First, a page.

[Ifeffit] SS and MS contributions to EXAFS

Scott Calvin dr.scott.calvin at gmail.com
Sat Jun 18 10:40:49 CDT 2011

Hi Francisco,

Following up on Matt's comment, a FEFF calculation  with default  
option assigns sigma2 to be 0, and that probably won't result in  
relative contributions between SS and MS that look much like what  
happens in the real material.

A better strategy would be to read the calculation into Artemis, as  
Matt suggests, and use a Debye model for the sigma2 for the paths,  
trying a few different Debye temperatures to get a sense of how it  
affects the relative contributions. While the Debye model is not an  
appropriate model for quantitatively fitting most materials, at least  
it takes a stab at how sigma2 might depend on R, which will help with  
understanding how important the MS paths are to chi(k).

--Scott Calvin
Sarah Lawrence College

On Jun 17, 2011, at 7:21 PM, Matt Newville wrote:

> Hi Francisco,
> On Fri, Jun 17, 2011 at 7:34 PM, Francisco Garcia
> <garcia.ff.000 at gmail.com> wrote:
>> Dear users,
>> I would like to quantify the single scattering (SS) and multiple
>> scattering (MS) contributions to the EXAFS spectra over a range of k
>> values. I adopted the following approach and I would like ask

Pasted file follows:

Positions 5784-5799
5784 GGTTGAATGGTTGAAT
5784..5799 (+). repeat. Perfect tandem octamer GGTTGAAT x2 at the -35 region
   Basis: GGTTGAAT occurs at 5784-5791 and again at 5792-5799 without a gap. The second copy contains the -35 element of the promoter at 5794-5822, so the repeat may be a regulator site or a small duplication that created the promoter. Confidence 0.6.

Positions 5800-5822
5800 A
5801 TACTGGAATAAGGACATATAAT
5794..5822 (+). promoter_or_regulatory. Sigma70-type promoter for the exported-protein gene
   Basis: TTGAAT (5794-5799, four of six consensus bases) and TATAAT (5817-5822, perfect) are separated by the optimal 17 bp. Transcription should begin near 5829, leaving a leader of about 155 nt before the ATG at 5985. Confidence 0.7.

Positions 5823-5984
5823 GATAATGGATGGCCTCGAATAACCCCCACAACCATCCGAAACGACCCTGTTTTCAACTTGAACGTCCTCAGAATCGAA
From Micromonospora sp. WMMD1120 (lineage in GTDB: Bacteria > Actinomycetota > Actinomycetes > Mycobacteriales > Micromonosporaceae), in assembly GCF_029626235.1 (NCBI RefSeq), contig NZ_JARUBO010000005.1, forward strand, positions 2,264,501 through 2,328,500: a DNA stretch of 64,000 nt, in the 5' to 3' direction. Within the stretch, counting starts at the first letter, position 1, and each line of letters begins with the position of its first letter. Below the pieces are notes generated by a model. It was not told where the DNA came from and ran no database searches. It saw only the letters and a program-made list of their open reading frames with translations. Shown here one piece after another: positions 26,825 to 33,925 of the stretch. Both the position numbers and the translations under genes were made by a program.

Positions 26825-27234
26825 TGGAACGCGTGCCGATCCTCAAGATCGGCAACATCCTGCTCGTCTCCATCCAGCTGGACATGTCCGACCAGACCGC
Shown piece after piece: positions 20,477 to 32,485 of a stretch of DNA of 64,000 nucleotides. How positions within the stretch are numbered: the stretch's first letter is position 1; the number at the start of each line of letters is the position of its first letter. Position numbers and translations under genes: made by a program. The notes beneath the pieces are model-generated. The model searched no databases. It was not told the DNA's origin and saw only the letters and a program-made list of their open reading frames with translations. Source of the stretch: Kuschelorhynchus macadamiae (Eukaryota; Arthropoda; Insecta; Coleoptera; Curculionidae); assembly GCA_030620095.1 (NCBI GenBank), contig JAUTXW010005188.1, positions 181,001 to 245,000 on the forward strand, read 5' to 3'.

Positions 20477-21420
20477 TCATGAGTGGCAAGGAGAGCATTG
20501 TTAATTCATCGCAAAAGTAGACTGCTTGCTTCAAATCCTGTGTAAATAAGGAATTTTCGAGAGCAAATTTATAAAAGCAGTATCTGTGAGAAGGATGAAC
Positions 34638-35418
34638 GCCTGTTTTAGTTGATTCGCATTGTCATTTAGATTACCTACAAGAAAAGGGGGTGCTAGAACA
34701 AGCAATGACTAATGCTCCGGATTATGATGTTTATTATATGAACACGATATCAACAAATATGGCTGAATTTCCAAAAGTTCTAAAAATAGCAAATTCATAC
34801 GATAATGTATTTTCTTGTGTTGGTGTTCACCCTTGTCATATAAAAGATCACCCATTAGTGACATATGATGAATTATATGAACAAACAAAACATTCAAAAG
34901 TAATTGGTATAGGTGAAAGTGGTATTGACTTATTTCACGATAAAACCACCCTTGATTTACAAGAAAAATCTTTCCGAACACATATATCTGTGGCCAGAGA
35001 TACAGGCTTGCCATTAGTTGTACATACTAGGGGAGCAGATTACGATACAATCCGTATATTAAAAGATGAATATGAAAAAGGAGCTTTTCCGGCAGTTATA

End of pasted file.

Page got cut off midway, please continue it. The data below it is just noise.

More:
>> experienced users if my approach is sound:
>> (1) Run a regular EXAFS (default NLEG=8); I assume this includes all
>> possible scattering paths. Call the chi(k) data chi.dat
>> (2) Run another EXAFS but this time I set NLEG=2. I assume this is  
>> for
>> all SS contributions. Call the chi(k) data chi_ss.dat
>> (3) To obtain the MS contribution, I subtracted chi_ss.dat from  
>> chi.dat
>> If my approach is faulty, can you tell me how to remedy it?
>> Thank you.
> That approach would work under the assumption that the atomic
> coordinates in the feff.inp file fully described the distribution of
> atoms in the system.  If, on the other hand, the feff.inp had an
> idealized structure, then the approach would model the MS
> contributions for that structure.  For example, a feff.inp file often
> assumes no static or thermal disorder in the system.  In that case,
> the MS contributions would have no disorder terms (eg, sigma^2)
> applied to them.
> An equivalent approach that may be somewhat simpler would be to use
> Artemis to run the Feff calculation with NLEG=8 (4 is probably good
> enough below 6Ang in most structures),  read in all the paths, and sum
> the paths with NLEG>2.
> --Matt
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